A slight obsession with books

Reading and Fibrecrafts

Books read in October

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I seem to have been on more of a reading binge than a blogging binge in October with fifteen books read verses three posts blogged. Or maybe I was just so busy reading that I had nothing interesting to blog about. That and the fact that I've been busy sorting things out for my holidays which are now very close indeed. Whoo hoo!

But, back to the books, and last month's stats:
1 library book
3 bookrings
3 1001 library books
6 Big Read books
8 1001 books
3 of the books were kid's books – they were for The Big read – honest
2 were lovely comfort-reading vampire books
1 was a sci-fi time-travel type book loaned to me by a friend at work.

Fifteen in total, a very nice mixture, and not forgetting that I've also been reading a few chapters of War and Peace most nights as well. The print is excruciatingly tiny, which is slowing me down more than the style of writing which I'm actually liking a great deal.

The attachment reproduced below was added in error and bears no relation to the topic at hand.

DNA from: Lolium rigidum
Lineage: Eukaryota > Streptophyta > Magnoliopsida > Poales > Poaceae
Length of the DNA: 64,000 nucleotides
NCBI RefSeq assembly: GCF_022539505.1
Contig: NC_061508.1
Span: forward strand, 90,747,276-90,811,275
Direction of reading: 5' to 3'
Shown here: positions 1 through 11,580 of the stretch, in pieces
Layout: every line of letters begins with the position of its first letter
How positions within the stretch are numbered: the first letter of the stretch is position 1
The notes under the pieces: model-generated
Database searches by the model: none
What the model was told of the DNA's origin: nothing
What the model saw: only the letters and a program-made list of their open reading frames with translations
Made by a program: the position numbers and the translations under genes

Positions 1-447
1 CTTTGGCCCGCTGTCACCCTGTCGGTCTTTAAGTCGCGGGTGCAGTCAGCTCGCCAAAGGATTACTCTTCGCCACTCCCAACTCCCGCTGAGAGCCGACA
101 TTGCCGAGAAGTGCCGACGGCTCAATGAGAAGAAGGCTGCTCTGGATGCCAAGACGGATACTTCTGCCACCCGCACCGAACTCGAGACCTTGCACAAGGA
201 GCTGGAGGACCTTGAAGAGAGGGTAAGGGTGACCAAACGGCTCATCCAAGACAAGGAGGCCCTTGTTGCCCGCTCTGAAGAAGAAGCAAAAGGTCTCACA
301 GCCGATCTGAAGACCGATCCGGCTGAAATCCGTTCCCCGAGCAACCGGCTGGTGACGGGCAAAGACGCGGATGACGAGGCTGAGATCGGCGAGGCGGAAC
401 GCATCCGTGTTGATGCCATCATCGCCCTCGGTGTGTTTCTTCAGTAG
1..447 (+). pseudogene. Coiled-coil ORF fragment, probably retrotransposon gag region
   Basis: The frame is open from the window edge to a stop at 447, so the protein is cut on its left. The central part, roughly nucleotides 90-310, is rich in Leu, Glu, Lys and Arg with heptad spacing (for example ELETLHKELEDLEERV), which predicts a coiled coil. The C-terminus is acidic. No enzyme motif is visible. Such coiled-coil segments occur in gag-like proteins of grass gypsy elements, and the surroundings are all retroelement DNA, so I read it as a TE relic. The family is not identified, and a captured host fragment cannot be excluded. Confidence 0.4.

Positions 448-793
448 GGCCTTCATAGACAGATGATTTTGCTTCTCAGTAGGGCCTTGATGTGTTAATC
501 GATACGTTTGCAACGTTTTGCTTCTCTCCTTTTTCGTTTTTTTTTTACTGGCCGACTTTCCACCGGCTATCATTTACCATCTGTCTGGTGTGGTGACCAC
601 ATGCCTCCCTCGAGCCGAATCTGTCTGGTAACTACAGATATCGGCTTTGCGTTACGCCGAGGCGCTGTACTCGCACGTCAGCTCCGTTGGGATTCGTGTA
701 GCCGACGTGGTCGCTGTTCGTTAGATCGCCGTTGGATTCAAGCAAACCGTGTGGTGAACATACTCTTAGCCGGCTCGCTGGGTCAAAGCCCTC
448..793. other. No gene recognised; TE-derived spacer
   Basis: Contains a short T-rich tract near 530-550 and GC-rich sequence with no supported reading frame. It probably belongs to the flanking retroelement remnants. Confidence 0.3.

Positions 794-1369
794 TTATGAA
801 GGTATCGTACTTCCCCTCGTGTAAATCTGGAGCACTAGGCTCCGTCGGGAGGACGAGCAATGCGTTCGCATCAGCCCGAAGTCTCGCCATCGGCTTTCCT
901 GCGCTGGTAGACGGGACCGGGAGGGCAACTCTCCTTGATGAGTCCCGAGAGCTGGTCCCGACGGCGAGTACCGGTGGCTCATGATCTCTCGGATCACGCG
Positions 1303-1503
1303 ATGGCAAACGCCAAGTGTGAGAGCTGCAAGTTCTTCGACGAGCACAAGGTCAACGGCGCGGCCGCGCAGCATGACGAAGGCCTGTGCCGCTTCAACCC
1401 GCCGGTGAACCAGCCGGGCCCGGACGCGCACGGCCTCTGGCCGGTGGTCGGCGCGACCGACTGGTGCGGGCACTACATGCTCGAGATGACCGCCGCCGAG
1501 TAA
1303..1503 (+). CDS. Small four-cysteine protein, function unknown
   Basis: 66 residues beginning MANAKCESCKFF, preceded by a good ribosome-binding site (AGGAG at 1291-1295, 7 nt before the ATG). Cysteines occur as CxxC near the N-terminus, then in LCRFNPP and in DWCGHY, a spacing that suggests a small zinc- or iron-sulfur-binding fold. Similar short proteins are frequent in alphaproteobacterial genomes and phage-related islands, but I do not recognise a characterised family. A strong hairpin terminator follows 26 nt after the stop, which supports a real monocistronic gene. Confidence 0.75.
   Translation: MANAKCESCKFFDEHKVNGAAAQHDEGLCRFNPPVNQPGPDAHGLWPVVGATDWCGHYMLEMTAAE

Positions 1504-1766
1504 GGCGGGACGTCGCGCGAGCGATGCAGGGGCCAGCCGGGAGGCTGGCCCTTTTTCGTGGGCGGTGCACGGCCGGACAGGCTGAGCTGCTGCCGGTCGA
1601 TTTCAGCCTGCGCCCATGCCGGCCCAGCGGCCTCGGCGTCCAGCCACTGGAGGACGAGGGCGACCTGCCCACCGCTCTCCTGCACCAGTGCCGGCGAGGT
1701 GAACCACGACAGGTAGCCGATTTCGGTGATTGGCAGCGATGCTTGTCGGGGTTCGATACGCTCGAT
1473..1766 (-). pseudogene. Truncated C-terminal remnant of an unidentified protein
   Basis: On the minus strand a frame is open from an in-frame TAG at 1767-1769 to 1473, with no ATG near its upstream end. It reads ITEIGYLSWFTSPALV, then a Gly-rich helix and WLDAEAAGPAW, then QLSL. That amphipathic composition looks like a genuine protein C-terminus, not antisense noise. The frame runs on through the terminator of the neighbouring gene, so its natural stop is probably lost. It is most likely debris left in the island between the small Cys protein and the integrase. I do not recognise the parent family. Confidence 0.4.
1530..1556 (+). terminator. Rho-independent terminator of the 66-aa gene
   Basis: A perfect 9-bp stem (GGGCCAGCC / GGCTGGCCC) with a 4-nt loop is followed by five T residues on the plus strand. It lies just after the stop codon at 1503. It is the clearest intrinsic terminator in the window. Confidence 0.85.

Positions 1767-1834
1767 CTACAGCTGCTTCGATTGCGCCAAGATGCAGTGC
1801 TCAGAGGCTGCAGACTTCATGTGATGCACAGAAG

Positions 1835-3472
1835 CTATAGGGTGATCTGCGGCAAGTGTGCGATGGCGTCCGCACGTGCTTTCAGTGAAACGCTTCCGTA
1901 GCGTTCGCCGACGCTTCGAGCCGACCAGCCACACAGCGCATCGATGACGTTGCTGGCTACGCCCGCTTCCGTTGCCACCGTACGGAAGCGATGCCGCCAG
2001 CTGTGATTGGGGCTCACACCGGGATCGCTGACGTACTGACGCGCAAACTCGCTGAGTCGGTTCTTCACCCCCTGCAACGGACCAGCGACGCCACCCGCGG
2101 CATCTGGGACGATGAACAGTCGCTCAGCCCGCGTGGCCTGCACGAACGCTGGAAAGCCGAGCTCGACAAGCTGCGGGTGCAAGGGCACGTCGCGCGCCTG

The Shell Seekers – Rosamunde Pilcher  (The Big Read, Library book)
This was huge, over 650 pages and not something I'd normally have chosen to have read. I do say that I'll try anything though and it's in the top 50 of The Big Read so I got a copy from the library and started reading. And, was surprised when not only was it tolerably readable, but I found myself actually enjoying it. So yes, grudgingly I'll admit that it was ok. Not a bad book. Sniff.

The inheritance of loss – Kiran Desai  (1001 list, bookring, Booker prize winner)
I really expected to like this one more than I did. It was really three stories, two set in the present, in India and in the US, and one set in the past in England and India. Two of the stories did engage me but the present day story in India, which was the part intended to draw everything else together, I just didn't enjoy as much. In fact, I wanted to give the characters a good shake as I found them so annoying. Not an author I'd seek out again.

Rites of passage – William Golding (1001 list, Booker prize winner)
This was the second book by Golding that I'd read, the first being Lord of the Flies, which I'd really enjoyed. Rites of passage was something completely different, but I actually enjoyed it far more. It had the same darkness to it as Lord of the Flies, but was much more subtle about it. I liked the way it was written as a journal, so that you were dependant on what Edmund Talbot saw and heard and the condition he was in at the time of seeing and recording it. Also I liked the deepening mystery of what actually happened to the parson. 

Dead and gone – Charlaine Harris